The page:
Meanwhile, a Regional Reserved instance does not reserve capacity, but it does allow flexibility in both availability zone and instance size within the same family. That’s where the normalization factor comes in. Obviously, you wouldn’t want to be charged the same amount for a t3.nano as a t3.2xlarge. The normalization factor balances these sizes, so that a reservation for a t3.xlarge could count for one t3.xlarge instance, or two t3.large instances, or 32 t3.nano instances, or 50% of a t3.2xlarge, or some combination of sizes. The benefit is applied from the smallest to largest instance size within the family.
If you use consolidated billing, your Reserved Instance discount will be applied first to applicable usage within the purchasing account, then to other accounts in the organization.
Should You Even Use AWS Reserved Instances?
AWS is aware of this confusion – which is part of the reason they released Savings Plans last year. Instead of the instance size and normalization factor calculations, you simply have a spend commitment, which is flexible across instance family, size, OS, tenancy or AWS Region, and also applies to AWS Fargate and AWS Lambda usage. Hopefully, Savings Plans will be coming soon for the other resources that support RIs, such as RDS, Elasticahce, and so on.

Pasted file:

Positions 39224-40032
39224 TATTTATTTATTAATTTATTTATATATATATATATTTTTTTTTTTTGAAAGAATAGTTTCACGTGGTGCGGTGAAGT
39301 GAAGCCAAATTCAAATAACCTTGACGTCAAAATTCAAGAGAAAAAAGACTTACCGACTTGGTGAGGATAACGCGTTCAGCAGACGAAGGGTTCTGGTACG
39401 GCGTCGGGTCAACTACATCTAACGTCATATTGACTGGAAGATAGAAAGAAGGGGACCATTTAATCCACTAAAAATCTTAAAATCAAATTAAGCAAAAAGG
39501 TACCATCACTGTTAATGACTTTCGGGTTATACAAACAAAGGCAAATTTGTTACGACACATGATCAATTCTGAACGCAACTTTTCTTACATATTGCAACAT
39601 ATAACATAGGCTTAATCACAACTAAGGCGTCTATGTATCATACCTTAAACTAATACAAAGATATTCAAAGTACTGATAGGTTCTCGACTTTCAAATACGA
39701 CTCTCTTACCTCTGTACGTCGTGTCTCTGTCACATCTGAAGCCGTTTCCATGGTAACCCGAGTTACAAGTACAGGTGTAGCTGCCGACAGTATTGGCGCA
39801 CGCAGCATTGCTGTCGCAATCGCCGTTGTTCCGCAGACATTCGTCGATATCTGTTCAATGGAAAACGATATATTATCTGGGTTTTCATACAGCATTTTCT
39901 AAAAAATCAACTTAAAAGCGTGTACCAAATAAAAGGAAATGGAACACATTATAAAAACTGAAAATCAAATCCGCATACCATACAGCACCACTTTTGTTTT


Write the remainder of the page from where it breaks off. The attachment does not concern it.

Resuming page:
Savings plans can provide the same level of discount, without the rigidity of Reserved Instances, so we recommend them. If you already have Reserved Instance commitments, just ensure that you are fully utilizing them, or else (for EC2 RIs) sell them on the RI marketplace.
And consider whether you have resources that just don’t need to be running 24×7. Turning them off can save more than either of these options.
Spot instances and similar “spare capacity” models are frequently cited as one of the top ways to save money on public cloud. However, we’ve noticed that fewer cloud customers are taking advantage of this discounted capacity than you might expect.
We say “spot instances” in this article for simplicity, but each cloud provider has their own name for the sale of discounted spare capacity – AWS’s spot instances, Azure’s spot VMs and Google Cloud’s preemptible VMs.
Spot instances are a type of purchasing option that allows users to take advantage of spare capacity at a low price, with the possibility that it could be reclaimed for other workloads with just brief notice.
In the past, AWS’s model required users to bid on Spot capacity. However, the model has since been simplified so users don’t actually have to bid for Spot Instances anymore. Instead, they pay the Spot price that’s in effect for the current hour for the instances that they launch. The prices are now more predictable with much less volatility. Customers still have the option to control costs by providing a maximum price that they’re willing to pay in the console when they request Spot Instances.
Spot Instances in Each Cloud
Variations of spot instances are offered across different cloud providers. AWS has Spot Instances while Google Cloud offers preemptible VMs and as of March of this year, Microsoft Azure announced an even more direct equivalent to Spot Instances, called Azure Spot Virtual Machines.